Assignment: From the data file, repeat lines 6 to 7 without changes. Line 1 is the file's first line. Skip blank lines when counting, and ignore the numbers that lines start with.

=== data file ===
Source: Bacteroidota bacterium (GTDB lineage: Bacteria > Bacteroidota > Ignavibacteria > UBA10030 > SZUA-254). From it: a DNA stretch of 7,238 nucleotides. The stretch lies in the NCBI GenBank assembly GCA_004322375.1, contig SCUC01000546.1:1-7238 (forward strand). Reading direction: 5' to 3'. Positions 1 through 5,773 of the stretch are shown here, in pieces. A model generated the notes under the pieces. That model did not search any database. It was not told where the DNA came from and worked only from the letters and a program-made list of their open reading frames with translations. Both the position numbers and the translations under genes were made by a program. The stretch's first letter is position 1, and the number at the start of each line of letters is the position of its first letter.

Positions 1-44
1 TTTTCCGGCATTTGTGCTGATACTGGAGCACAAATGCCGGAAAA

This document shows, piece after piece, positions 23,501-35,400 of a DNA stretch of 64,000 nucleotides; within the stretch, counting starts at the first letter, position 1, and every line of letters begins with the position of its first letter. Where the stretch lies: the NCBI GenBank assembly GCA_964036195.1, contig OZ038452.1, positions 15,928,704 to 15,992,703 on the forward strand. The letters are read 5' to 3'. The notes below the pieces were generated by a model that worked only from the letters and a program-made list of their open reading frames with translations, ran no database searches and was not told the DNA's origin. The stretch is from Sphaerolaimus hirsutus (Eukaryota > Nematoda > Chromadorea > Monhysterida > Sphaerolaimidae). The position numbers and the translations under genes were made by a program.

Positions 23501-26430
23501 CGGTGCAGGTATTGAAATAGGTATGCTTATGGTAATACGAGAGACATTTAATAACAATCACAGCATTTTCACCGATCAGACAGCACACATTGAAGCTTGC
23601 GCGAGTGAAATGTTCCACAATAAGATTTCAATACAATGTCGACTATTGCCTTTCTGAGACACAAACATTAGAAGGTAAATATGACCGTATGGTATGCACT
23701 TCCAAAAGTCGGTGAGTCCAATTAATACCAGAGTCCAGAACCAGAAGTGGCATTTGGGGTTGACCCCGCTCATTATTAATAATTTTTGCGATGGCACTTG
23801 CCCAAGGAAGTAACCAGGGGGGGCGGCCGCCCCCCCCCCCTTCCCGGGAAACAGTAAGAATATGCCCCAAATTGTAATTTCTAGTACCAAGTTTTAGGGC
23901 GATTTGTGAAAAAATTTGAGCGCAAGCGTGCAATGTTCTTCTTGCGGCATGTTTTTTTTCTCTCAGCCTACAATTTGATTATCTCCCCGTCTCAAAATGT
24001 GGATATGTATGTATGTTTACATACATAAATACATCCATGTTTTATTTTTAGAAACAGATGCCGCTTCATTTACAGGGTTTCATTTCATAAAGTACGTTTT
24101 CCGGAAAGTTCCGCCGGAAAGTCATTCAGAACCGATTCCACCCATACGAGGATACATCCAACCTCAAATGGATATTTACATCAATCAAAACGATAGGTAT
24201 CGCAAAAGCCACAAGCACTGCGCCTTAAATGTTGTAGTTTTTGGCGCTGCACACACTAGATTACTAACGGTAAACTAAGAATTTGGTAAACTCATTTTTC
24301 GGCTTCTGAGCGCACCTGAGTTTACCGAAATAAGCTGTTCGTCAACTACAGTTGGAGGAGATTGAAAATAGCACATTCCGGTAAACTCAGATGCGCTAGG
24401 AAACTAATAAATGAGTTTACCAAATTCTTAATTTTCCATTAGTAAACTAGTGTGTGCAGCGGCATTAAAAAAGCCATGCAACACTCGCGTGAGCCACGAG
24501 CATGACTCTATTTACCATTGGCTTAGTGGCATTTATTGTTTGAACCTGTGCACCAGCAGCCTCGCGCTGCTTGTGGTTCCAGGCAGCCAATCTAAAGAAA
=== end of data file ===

23501 CGGTGCAGGTATTGAAATAGGTATGCTTATGGTAATACGAGAGACATTTAATAACAATCACAGCATTTTCACCGATCAGACAGCACACATTGAAGCTTGC
23601 GCGAGTGAAATGTTCCACAATAAGATTTCAATACAATGTCGACTATTGCCTTTCTGAGACACAAACATTAGAAGGTAAATATGACCGTATGGTATGCACT